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Wheel refinishing: Powder or paint?

 
Old 02-27-2019, 05:04 PM
  #31  
Hey_Allen
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The local shops that I'd gotten in touch with wouldn't touch my wheels, but that was due to requiring chrome removal.
Washington state has strict environmental restrictions, impacting chrome and paint industries heavily.
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Old 02-27-2019, 05:10 PM
  #32  
Petza914
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Originally Posted by Hacker-Pschorr View Post
Since this thread was bumped up...... it's actually not recommended by wheel manufactures to powder-coat wheels:

https://rennlist.com/forums/997-foru...at-wheels.html
If powdercoating wheels, you have to use a low temp powder and a lower temperature curing process. If done that way, it's fine. The wheels I had on my my silver 997 were fully polished then clear powdercoated using the low-temp process and I haven't had any issues with strength or with the finish holding up.

Kevin, these were done by Butler Tire in Marietta (Wayne & Gary), but they send them out to have the work done.


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Old 02-27-2019, 08:01 PM
  #33  
Kevin in Atlanta
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Originally Posted by Petza914 View Post
If powdercoating wheels, you have to use a low temp powder and a lower temperature curing process. If done that way, it's fine. The wheels I had on my my silver 997 were fully polished then clear powdercoated using the low-temp process and I haven't had any issues with strength or with the finish holding up.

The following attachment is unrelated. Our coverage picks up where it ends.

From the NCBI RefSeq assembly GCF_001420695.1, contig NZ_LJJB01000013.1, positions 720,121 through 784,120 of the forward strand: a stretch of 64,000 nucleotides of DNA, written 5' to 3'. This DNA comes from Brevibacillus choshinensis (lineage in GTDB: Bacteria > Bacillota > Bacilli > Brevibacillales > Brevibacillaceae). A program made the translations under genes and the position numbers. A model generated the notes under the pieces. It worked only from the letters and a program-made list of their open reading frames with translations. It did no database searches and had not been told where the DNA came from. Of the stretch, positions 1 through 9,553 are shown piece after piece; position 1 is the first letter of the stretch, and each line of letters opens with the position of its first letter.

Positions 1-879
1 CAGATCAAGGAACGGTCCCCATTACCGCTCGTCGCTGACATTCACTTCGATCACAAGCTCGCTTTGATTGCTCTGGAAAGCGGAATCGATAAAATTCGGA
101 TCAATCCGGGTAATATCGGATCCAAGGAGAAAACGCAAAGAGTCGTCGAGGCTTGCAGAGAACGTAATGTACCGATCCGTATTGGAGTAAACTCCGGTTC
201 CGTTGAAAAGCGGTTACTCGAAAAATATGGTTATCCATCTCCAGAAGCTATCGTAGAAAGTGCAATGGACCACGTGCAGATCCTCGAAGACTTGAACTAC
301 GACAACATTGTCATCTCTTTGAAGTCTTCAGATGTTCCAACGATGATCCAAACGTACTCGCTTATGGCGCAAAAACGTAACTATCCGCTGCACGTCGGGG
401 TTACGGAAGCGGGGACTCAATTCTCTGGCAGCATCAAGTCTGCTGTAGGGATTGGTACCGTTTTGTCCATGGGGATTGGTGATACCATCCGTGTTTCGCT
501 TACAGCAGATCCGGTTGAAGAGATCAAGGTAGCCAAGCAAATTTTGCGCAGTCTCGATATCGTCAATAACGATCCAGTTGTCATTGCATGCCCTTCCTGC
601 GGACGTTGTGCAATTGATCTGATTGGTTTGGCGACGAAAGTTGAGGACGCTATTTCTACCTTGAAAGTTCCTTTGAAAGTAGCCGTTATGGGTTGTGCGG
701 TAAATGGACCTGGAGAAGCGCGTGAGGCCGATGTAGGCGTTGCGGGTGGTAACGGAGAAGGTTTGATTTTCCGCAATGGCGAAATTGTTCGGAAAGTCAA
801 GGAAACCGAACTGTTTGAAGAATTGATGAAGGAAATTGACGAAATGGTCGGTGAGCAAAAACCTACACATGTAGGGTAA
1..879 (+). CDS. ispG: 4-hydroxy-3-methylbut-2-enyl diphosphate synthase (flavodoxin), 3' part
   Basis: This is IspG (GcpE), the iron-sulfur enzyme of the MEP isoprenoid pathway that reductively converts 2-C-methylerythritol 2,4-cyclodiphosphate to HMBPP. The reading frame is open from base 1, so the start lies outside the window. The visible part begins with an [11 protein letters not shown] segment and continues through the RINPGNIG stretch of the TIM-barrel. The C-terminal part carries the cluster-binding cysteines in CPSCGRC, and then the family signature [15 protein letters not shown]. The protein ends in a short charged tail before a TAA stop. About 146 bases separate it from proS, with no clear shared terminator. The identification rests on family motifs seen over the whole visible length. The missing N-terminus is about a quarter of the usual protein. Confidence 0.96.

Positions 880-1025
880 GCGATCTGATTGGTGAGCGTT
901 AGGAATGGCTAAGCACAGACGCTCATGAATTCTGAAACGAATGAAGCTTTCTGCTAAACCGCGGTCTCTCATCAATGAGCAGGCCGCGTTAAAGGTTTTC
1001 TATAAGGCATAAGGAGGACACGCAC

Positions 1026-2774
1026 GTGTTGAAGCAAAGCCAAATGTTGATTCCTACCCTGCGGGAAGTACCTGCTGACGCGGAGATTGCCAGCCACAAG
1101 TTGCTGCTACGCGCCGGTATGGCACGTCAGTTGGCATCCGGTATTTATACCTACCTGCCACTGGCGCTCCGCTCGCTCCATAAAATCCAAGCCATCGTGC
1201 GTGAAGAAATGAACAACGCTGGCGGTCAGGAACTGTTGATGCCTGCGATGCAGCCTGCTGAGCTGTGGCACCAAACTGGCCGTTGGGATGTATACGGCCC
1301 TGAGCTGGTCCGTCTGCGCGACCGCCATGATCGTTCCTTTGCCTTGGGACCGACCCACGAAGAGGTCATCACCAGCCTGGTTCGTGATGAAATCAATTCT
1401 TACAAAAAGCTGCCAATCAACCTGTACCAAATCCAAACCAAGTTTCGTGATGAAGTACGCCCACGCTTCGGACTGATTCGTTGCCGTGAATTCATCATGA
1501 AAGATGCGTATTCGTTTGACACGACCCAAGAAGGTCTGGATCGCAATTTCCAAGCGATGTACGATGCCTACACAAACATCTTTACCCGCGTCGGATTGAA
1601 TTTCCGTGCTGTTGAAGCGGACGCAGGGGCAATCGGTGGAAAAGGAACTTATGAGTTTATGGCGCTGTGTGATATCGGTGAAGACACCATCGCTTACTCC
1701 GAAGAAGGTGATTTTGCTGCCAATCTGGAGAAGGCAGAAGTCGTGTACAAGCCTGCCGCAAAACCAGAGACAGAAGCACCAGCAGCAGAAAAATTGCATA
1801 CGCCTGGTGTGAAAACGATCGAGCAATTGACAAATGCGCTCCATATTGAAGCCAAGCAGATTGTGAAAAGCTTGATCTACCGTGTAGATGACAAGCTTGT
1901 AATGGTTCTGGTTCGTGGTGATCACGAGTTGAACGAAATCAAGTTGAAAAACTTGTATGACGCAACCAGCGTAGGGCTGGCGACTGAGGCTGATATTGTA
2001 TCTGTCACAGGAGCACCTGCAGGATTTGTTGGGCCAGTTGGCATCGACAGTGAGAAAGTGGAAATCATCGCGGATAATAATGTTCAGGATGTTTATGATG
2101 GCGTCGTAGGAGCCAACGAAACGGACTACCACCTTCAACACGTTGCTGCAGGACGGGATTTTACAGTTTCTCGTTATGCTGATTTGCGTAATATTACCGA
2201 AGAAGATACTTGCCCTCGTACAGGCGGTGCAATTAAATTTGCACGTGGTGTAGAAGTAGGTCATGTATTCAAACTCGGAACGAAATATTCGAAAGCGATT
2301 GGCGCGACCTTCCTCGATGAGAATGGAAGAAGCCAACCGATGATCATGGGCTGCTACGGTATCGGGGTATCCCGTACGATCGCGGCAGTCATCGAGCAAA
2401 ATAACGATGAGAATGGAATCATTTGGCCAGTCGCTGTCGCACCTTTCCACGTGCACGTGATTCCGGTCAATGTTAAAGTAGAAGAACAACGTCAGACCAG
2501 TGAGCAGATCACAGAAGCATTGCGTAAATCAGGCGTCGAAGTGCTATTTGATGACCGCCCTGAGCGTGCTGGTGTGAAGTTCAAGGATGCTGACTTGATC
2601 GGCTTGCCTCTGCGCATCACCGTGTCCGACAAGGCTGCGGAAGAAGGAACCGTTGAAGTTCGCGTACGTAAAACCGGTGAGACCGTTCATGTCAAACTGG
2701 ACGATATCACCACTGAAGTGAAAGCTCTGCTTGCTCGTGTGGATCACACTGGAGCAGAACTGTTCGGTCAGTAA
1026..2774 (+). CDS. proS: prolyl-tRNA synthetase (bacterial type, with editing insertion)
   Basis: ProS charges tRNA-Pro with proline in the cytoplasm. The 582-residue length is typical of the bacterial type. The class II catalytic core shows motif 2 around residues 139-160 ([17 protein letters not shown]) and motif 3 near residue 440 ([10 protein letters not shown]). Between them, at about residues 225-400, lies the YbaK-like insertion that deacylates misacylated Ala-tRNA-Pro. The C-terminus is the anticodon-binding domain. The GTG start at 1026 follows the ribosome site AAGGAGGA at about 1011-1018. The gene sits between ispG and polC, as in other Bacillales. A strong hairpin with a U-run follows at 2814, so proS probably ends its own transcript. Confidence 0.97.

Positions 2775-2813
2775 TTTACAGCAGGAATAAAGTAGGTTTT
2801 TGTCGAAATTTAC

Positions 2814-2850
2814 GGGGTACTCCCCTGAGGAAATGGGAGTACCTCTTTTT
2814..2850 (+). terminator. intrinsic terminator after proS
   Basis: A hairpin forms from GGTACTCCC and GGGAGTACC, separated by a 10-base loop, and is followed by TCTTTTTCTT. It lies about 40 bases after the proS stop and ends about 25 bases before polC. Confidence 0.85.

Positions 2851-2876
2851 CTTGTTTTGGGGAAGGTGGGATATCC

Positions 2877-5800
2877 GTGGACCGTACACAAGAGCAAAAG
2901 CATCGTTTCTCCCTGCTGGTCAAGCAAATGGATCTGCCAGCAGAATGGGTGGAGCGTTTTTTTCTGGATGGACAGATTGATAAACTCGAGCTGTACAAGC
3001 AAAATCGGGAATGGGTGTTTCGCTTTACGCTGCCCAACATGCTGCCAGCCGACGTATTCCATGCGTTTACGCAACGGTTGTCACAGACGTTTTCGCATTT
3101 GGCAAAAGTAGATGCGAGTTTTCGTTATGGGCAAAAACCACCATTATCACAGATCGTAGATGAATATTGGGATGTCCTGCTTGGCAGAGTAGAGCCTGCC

Kevin, these were done by Butler Tire in Marietta (Wayne & Gary), but they send them out to have the work done.

Likely that's Wheel Wizard's work - just the best in Southeast. IMHO. I tried another wheel repair service and they sucked.
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Old 03-02-2019, 11:31 AM
  #34  
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I media blast a LOT of stuff, done several wheels, wheels that had paint, and, wheels that were powder coated, and, wheels that were chromed. The surface preparation is the key to success be it paint, or powder. Consider asking your powdercoating place if they like doing wheels? Ask if they have to seek additional preparations for powder to adhere to correctly? You may be surprised at their answers! I ask these sorts of questions to my customers who immediately do the next lane work; painters and or powder coaters. I always seek their imput to tailor my process to make their job easier and the end result better for the customer. My local powder guy won't do wheels anymore. Too many issues to negotiate. He will do 'my wheels' that I blasted for me personally but won't do wheels any longer for wheels dropped off or, wheels incorrectly prepared.

Let me tell you of my own wheels I had powder coated; on my trailer. They chipped all too easily and took out a large chunk of powder. Perhaps this is because I blasted them too smooth with not enough 'bite' in the profile, I think this is the case - a case that serves me very well on Aluminum and softer substrates.

Here's my 928 wheels, well, we all know they are 'not' 928 wheels, but, they are from my 928 and they will go back onto my 928. These I blasted, and, a local shop that specializes in German car wheels who buys them and sells them back to German customers. I blast these wheels, they paint them. My 928 wheels he put into his painting cycle several months ago when he was doing some SL wheels for Mercedes. I like the finish, and, it is not as thick as powder.

Also, here's some pics of his wheels he resprayed and decided they don't meet his QC and had me re-do them, notice just how thick the paint is/was!

Bottom line, I lean towards Painting them, and, encourage you to get a proper cleaning before you undertake any new coatings. Cheers!

See the multiple layers of paint?


After media blasting, epoxy primer and 3M Panel Bond to fill in the chips and curb damages. Remember these products can not be present when introducing to the powdercoating process...meaning painting can give the craftsman more leeway in 'fixing' the wheels. Powder is more limiting.

My wheels, all done, ready to be mated with new rubber.

They look pretty good. Paint I feel is the way to go.
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